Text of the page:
Let's define effectiveness and efficiency simply: effectiveness is doing the right thing, and efficiency is doing the thing right.
With that definition in mind, we can assume that doing the thing wrong or doing it poorly is inefficient. Inefficiency isn't uncommon; it is natural as we transition through the four stages of competence. And with intention and practice, we become less inefficient, working toward more efficiency.
While true, it is not that simple. For instance, many spend their career working toward the single goal of getting to the top, getting the promotions, the titles, the roles, the status and prestige. An absolute effort of efficiency, optimizing their whole life, every minute, decision, and skill. When the goal is achieved, the title is on the office door; there's a sudden emptiness, an existential questioning about whether all that efficiency was right and worth it. Or was it the wrong goal for them?
With the same definition in mind, we know doing the wrong thing is highly ineffective, and it turns out, the most inefficient of all — like a deadly-accurate marksman focused on the wrong target.
Efficiency in the wrong context is the ultimate art of ineffectiveness. It's beautiful, elegant and romantic, yet it gets you no closer to your goal. Software Engineering calls it premature optimization.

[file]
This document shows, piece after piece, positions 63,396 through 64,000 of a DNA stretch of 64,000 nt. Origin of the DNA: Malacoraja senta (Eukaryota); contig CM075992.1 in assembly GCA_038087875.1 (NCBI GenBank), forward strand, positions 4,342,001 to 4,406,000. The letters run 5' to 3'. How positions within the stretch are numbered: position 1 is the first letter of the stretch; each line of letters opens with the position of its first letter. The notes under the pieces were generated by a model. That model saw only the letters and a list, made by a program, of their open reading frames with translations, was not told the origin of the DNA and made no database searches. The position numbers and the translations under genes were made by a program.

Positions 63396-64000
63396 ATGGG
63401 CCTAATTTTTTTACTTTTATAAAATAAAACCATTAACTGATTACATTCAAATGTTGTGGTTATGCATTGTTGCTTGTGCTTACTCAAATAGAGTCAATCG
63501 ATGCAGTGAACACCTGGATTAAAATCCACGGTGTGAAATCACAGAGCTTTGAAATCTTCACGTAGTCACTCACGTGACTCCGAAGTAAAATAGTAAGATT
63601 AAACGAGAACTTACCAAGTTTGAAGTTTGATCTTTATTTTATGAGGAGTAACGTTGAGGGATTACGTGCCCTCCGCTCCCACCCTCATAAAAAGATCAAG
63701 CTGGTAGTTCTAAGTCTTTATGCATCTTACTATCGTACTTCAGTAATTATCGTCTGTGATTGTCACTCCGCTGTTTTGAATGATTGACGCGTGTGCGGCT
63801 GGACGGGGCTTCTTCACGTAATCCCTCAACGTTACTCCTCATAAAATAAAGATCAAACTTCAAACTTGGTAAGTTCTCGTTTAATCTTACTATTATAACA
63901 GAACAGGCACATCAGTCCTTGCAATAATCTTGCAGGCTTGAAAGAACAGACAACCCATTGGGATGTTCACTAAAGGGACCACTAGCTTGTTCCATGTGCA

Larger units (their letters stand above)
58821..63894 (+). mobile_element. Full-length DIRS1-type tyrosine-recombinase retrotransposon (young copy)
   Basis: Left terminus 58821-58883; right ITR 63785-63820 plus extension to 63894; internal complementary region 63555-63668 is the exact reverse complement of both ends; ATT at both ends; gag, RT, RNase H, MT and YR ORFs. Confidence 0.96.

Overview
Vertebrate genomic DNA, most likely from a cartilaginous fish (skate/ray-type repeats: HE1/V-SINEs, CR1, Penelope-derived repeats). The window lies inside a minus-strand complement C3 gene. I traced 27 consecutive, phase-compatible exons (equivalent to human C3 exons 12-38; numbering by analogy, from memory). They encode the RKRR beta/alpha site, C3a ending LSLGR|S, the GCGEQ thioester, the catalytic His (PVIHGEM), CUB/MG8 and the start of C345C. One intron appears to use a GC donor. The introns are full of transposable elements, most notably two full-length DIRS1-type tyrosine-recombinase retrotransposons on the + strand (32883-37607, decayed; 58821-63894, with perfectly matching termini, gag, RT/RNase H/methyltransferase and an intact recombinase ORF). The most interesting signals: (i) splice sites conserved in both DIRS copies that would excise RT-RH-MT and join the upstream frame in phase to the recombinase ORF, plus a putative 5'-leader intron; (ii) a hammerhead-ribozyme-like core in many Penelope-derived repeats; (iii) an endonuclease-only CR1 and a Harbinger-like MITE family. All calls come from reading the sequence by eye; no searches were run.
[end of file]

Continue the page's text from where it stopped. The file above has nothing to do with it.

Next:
It’s like spending your days meticulously crafting the best hammer when what you direly need is a chisel. It doesn’t matter that you are perfecting its balance of weight, agility, and grip and that it can apply maximal force at every swing. What is the point if you never get to use it in the end, or worse, it destroys everything when you do?
Let's think of it as a funnel. Starting at the top, the wide area, we have effectiveness. By making good decisions and applying the proper focus, we can begin the journey down the narrow part of the funnel toward efficiency. It doesn't pay to start at the wrong end.
How do we know? There is a way, but there’s a catch.
To begin to determine if you are ineffectively inefficient, you must first develop your ability to think for yourself, separate from friends, family, co-workers, culture and society. It's easier said than done, but it's a powerful skill. I recommend this great article from Paul Graham to whoever is interested.
Thinking for yourself is the first step in ultimately helping you make decisions that belong to you, devoid of the influence of everyone and anyone. And so, with that, you spend more time focusing on what truly matters to you, and maybe, in the process, you discover how to be more effectively efficient.
Sparknotion – Think Differently.
The paragraph about crafting a hammer when you need a chisel is great.